On Christmas Day 1942 the first of these squadrons, the 802 MAETS, departed Bowman Field for North Africa to provide air evacuation support for the Tunisian Campaign. 16 Former stewardess Ellen Church, now recovered from an automobile accident and a lieutenant in the United States Army, was among the flight nurses in that organization. 17 Just over three weeks later the 801 MAETS left Bowman Field for the South Pacific where American troops were still engaged in the battle of Guadalcanal. 18 Flight nursing in the United States Army Air Forces had become a reality.

To be continued


1          Lauretta M. Schimmoler, letter to David N.W. Grant, 24 Jul 1942.
2          David N. W. Grant, letter to Lauretta M. Schimmoler, 3 Aug 1942.
3          Wood S. Woolford, letter to Victor A. Byrne, 17 Jul 1942. [AFHRA 280.93–5]; “History of the School of Air Evacuation,” 1 Aug 1943, 2-4. [AFHRA 280.93–3]; “History of the School of Air Evacuation,” n.d., in “School of Air Evacuation,” Army Air Base, Bowman Field, KY, 9 Dec 1940–Apr 1944; Jan 1944–Jun 1945, 1-3. [AFHRA 280.93–12 v.2]; Robert F. Futrell, Development of Aeromedical Evacuation in the USAF, 1909–1960. Historical Studies No. 23 (Maxwell AFB, AL: USAF Historical Division, Research Studies Institute, Air University; Manhattan, KS: Military Affairs/Aerospace Historian, 1960), 73–74.
4          “Men Nurses and the Armed Services,” American Journal of Nursing 43 (Dec 1943): 1066–69.
5          Mae M. Link and Hubert A. Coleman, Medical Support of the Army Air Forces in World War II (Washington, DC: U.S. Government Printing Office, 1955), 367.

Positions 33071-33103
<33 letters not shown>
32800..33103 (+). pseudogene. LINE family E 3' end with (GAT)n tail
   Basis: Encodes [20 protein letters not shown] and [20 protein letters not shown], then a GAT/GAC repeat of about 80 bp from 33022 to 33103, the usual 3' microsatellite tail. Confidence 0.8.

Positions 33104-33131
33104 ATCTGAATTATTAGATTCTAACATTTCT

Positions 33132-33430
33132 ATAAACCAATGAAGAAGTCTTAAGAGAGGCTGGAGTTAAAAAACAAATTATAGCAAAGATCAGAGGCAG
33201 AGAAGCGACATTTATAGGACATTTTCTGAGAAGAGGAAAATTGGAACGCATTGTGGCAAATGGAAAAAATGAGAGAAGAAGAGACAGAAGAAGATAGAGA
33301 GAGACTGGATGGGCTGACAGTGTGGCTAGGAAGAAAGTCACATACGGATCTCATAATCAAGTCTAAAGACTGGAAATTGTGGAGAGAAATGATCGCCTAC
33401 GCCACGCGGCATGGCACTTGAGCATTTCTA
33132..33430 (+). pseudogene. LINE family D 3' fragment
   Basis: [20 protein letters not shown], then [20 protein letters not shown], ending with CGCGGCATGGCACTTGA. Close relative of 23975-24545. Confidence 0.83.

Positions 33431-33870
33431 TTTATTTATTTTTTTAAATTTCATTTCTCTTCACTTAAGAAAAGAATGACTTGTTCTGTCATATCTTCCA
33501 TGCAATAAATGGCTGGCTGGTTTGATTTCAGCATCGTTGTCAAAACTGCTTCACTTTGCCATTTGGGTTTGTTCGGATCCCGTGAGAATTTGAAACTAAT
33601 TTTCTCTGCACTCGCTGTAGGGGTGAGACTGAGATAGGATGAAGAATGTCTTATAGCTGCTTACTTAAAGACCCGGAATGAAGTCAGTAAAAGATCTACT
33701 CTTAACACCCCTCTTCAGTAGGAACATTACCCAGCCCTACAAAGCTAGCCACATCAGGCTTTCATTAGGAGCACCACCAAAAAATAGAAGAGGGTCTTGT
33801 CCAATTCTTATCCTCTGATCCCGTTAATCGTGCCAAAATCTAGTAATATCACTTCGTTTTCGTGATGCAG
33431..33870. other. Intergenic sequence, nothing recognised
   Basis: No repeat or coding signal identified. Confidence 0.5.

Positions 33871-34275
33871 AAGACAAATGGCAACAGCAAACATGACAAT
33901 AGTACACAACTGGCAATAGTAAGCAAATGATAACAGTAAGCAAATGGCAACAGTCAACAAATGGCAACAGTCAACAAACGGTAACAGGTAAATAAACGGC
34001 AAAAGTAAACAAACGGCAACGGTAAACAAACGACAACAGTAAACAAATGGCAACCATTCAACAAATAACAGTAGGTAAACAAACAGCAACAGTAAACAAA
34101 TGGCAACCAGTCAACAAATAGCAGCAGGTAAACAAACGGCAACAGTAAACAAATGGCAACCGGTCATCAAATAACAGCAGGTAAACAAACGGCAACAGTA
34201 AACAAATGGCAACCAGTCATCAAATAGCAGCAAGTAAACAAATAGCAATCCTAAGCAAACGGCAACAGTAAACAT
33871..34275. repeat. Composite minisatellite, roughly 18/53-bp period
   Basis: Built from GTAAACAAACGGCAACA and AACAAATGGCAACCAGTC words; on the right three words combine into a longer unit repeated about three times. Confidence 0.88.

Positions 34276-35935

6          “Medical History, I Troop Carrier Command,” 30 Apr 1942–31 Dec 1944, 50–52. [AFHRA 250.740]
7          Ibid.; “History of the School of Air Evacuation,” 1 Aug 1943, 2–4. [AFHRA 280.93–3]; Futrell, Aeromedical Evacuation, 73–74.
8          Frederick R. Guilford and Burton J. Soboroff, “Air Evacuation: An Historical Review,” Journal of Aviation Medicine 18 (Dec 1947): 609; Futrell, Aeromedical Evacuation, 78–79; “Medical Air Evacuation Transport Squadron,” Table of Organization No. 447, War Department, Washington, DC, 15 Feb 1943.
9          Erling Berquist [Ehrling Bergquist], “Discussion,” in David N. W. Grant, “Air Evacuation Activities,” Journal of Aviation Medicine 18 (Feb–Dec 1947): 182–83.
10        “Fly Again!” RN (Dec 1945): 40; “Nurses Released From Airline Positions,” Trained Nurse and Hospital Review 108 (Mar 1942): 207–208; “Discontinued for the Duration,” Trained Nurse and Hospital Review 108 (Apr 1942): 268; “War-Time Needs Come First,” American Journal of Nursing 42 (Apr 1942): 449–50; “Airline Nurse Stewardesses Released,” American Journal of Nursing 42 (May 1942): 577–78.
11       “Nurses for Air Evacuation Service,” Memorandum No. W40-10–42, War Department, Adjutant General’s Office, 21 Dec 1942.
12       “Married Nurses Retained in the Army,” American Journal of Nursing 42 (Nov 1942): 1322; “Married Nurses for the Army Nurse Corps,” American Journal of Nursing 42 (Dec 1942): 1451; “Married Nurses in the Army,” American Journal of Nursing 43 (Apr 1943): 306.
13       “Post Diary,” Air Base Headquarters, Bowman Field, Louisville, KY, Dec 1940–Aug 1945, 49. [AFHRA 280.93–1]
14       Futrell, Aeromedical Evacuation, 80.
15       Clara Morrey Murphy, “First unabridged rough draft of Symposium speech, Nov 12, 1992, 50th Anniversary.” [AMEDD]
16       “Medical History, 802nd Medical Air Evacuation Squadron,” 10 Dec 1942–30 Jun 1944, [1]. [AFHRA MED-802-HI]
17       Church, who had been chief stewardess for Boeing Air Transport for eighteen months, was grounded following an automobile accident.
18       “Post Diary,” Air Base Headquarters, Bowman Field, Louisville, KY, Dec 1940–Aug 1945, 51. [AFHRA 280.93–1]